Police defend use of stop and search powers

Four out of every five uses of police stop and search powers in North Yorkshire result in no further action being taken.

A force-by-force breakdown of how the controversial powers have been used around the country in the last six months, published by the Government for the first time, reveal an unprecedented level of detail about who is being stopped and where the stops take place.

North Yorkshire Police took no further action after 80 per cent of stop and searches.

The figures also revealed that certain ethnic groups are considerably more likely to be stopped than others in some parts of the region.

In North Yorkshire, black or black British people were stopped an average of 10.23 times per 1,000 residents, and Asian or Asian British people 7.67 times, compared with a rate of 2.95 stops per 1,000 resident population for white people.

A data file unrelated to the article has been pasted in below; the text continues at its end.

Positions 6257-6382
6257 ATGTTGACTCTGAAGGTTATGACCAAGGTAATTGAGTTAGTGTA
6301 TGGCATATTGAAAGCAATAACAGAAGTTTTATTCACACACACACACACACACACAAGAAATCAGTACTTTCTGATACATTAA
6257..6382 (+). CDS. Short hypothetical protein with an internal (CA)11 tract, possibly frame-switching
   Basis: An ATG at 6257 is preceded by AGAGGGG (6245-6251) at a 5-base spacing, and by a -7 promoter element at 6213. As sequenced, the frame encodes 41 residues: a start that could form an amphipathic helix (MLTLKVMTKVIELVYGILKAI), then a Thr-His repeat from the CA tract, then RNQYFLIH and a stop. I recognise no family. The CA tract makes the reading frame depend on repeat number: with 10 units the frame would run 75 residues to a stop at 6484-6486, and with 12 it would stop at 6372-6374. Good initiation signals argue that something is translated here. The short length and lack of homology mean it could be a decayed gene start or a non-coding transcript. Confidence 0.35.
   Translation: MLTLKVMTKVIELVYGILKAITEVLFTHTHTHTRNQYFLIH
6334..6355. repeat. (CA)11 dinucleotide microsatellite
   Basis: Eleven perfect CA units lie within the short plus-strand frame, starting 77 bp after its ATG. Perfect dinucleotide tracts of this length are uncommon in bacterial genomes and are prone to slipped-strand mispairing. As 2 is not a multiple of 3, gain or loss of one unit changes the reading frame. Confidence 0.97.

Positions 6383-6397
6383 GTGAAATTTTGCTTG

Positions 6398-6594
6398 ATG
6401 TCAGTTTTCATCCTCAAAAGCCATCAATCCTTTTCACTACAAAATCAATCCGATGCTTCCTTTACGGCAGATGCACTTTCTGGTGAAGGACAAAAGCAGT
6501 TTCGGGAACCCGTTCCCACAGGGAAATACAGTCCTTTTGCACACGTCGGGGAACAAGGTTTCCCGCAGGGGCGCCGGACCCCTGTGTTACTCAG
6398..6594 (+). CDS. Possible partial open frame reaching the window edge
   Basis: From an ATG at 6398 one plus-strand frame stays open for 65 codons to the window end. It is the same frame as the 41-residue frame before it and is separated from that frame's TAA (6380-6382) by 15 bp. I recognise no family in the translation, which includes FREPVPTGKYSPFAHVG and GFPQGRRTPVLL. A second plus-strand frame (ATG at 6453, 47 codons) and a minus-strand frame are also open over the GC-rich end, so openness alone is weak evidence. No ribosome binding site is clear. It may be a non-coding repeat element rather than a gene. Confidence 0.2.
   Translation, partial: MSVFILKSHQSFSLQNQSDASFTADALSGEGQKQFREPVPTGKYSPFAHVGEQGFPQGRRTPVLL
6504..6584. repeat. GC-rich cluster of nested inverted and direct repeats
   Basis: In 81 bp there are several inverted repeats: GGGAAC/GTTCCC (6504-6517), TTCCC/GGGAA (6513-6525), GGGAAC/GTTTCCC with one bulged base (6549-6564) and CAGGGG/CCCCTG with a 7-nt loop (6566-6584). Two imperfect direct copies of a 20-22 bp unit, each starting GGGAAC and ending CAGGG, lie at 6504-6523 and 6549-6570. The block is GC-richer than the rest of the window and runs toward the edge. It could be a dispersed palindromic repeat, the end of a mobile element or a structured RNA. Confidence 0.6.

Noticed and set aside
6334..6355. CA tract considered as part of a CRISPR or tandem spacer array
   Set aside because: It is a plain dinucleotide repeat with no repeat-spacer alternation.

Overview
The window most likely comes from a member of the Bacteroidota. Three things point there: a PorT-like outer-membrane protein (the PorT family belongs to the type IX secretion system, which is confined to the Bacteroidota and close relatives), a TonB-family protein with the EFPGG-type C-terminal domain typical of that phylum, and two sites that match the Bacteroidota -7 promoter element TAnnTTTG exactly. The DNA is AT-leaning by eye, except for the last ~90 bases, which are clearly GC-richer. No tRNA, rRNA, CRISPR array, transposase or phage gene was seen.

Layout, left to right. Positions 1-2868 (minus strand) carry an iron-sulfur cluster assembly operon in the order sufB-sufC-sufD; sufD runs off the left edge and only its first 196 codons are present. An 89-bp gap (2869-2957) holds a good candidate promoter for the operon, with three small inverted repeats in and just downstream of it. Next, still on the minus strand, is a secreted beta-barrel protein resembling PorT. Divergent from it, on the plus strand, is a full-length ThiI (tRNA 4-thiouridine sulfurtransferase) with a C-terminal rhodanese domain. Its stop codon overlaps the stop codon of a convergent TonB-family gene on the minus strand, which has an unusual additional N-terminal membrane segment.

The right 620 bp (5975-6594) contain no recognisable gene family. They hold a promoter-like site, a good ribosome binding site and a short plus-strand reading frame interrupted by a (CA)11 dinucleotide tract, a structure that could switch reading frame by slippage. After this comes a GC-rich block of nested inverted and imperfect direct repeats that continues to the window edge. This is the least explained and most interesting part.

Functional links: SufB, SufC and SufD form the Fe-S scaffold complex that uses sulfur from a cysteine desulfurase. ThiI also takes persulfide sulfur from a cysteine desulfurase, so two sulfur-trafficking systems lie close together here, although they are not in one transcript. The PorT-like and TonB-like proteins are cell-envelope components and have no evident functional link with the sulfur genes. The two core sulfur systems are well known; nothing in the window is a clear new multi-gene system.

The proportion of black and Asian people stopped is based on 113 stops over six months, and it is not known how many of those stopped were residents.

Chief Inspector Mark Grange, of North Yorkshire Police’s Operations Command, said: “Stop and search powers are an effective tool in detecting crime, recovering property and arresting offenders.

“We recognise that such searches need to done based on the best available intelligence and conducted in an ethical and transparent manner.

“That is why North Yorkshire Police has adopted the Home Office’s Best Use of Stop and Search Scheme, which includes greater community involvement via the Stop and Search Lay Observer Scheme.

“We therefore welcome the increased transparency with [our] stop and search data now readily available to the public on the police.uk website.”

A police officer has powers to stop and search members of the public if they have reasonable grounds’ to suspect they are carrying illegal drugs, a weapon, stolen property or something which could be used to commit a crime.